Wednesday, January 8, 2014

Book Review: "Thank You For Smoking," by Christopher Buckley (1994)

"Thank You For Smoking," by Christopher Buckley

Christopher Buckley’s 1994 satirical novel “Thank You For Smoking” is still a trenchant and wickedly funny book, even 20 years after it was first published. “Thank You For Smoking” tells the story of Nick Naylor, a tobacco lobby spokesperson, or “smokesman,” as he is often dubbed. Naylor works for the Academy of Tobacco Studies, which pumps out highly dubious studies that purport to show no link between smoking and cancer. Naylor delights in the challenge of arguing the seemingly inarguable, and some of the funniest scenes in the book are when Buckley paints Naylor in a corner, like having him confronted with a young cancer patient on “Oprah,” and seeing Naylor wriggle out of the jam. Naylor would be even more at home in 2014 rather than 1994, as the proliferation of cable news and the Internet has often proved that dubious arguments can sound plausible when they come from attractive visages. 

Buckley has a lot of fun with the lunch meetings that Naylor has with his friends Polly and Bobby Jay, who are spokespeople for the liquor and firearms industries. They call themselves the “Mod Squad,” with mod standing for “merchants of death.” Like Nick, Polly and Bobby Jay are somewhat defensive about their jobs, so they take great comfort in each other, often arguing about who has the worst job.

 “Thank You For Smoking” follows Nick as he battles not only smoking opponents, but also his boss BR, who isn’t very fond of Nick, and his comely co-worker Jeannette, who is clearly angling to take Nick’s job. However, Nick has someone on his side because “The Captain,” an old man who is one of the most powerful men in the tobacco industry, thinks very highly of him. Nick becomes the Captain’s golden boy, and gets sent out to Hollywood to convince movie executives to feature more smoking in their films. An assistant to a big-shot producer tells Nick:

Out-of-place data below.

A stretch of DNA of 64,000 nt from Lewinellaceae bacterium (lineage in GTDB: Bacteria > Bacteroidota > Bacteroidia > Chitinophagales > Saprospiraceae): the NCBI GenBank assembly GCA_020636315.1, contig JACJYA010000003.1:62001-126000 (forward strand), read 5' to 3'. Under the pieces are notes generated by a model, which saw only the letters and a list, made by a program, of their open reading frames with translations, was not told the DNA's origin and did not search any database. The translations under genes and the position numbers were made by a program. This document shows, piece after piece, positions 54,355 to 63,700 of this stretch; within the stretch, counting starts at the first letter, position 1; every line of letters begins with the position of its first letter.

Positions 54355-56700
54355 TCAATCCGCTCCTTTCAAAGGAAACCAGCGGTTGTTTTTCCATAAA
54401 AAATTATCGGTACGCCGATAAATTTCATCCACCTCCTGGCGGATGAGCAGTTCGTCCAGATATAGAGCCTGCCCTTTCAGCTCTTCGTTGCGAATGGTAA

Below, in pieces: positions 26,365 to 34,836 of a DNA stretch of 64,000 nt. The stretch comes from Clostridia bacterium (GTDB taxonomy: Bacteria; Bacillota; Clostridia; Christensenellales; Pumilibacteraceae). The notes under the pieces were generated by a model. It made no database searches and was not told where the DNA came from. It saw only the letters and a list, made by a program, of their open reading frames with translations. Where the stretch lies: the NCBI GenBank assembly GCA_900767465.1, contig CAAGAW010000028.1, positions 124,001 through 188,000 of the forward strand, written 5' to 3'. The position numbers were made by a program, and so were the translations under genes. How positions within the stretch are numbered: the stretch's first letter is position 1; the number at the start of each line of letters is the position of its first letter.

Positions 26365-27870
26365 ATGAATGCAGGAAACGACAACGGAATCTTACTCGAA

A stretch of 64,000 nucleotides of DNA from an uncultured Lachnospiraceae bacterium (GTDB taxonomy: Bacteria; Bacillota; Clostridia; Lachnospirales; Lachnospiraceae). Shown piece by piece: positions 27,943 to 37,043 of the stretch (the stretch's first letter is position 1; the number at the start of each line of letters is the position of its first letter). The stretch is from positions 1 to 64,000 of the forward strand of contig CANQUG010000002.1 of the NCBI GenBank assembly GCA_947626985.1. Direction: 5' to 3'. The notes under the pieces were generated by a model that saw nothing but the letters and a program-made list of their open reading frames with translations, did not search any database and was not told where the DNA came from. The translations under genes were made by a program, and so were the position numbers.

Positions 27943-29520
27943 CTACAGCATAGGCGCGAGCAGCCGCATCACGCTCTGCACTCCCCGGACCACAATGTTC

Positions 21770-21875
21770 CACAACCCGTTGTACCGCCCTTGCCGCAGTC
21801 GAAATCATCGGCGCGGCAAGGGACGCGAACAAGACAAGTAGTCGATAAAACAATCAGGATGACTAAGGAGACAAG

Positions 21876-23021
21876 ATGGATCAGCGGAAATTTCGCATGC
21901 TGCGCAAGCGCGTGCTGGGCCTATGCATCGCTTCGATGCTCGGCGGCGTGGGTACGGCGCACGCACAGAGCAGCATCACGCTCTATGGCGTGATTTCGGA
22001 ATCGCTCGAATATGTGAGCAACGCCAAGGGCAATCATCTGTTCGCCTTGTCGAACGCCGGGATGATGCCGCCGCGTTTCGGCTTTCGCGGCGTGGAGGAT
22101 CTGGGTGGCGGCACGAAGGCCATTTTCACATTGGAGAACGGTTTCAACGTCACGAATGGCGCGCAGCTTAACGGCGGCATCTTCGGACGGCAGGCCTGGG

“We’ve got this CIA movie deal project in the works, it’s going to be very big. The idea is the CIA thinks Franklin Roosevelt is too cozy with Stalin, so they kill him so Truman will get in and nuke the Japanese. Fabulous Film.”
“Sounds great. But I don’t think the CIA existed back in 1945.”
“It didn’t?”
“I think it started in ’47.”
“It’s a little late to change the whole premise.” 

The movie producer eventually decides that the best way to promote cigarettes in a movie is to set it in the future. But Nick hesitates, asking, “But don’t you explode if you light up in a spaceship? All that oxygen?”
“It’s the twenty-sixth century. They’ve thought that through. That can be fixed with one line of script.”

But things start to fall apart for Nick when he is kidnapped and nearly killed as his kidnappers cover his body with nicotine patches, intending to give Nick a lethal dose of nicotine. However, Nick survives the attack. “Dr. Williams said that, ironically, it was his smoking that had probably saved him. That many patches on a nonsmoker would almost certainly have brought about cardiac arrest sooner.” 

Nick starts reaching crisis mode as he’s enjoying the company of Jeannette, and also a female reporter who he is unable to resist. The FBI starts investigating Nick’s kidnapping, but eventually it becomes clear that they are more and more suspicious of Nick’s activities, even thinking that he may have faked the whole thing. And that’s where I’ll leave the plot summary, not wanting to spoil the whole thing.

It’s very clear that Christopher Buckley knows his way around the corridors of power, as he describes the various D.C. types that inhabit his novel. Buckley pokes fun at both sides of the smoking debate, the media, Hollywood movie moguls, and stupidity and hypocrisy in general. Throughout the book, Buckley fires off great lines like, “The achievement of car phones is that your morning can now be ruined even before you get to the office.” Just substitute “cell” for “car” in that sentence and it’s even more true today. If you’re in the mood for a very funny satire of lobbyists, and Washington D.C. culture, pick up “Thank You For Smoking.” The only way it can be hazardous to your health is if you laugh too much.

1 comment:

historypak said...

I’ve been searching for some decent stuff on the subject and haven't had any luck up until this point, You just got a new biggest fan!.. bubblers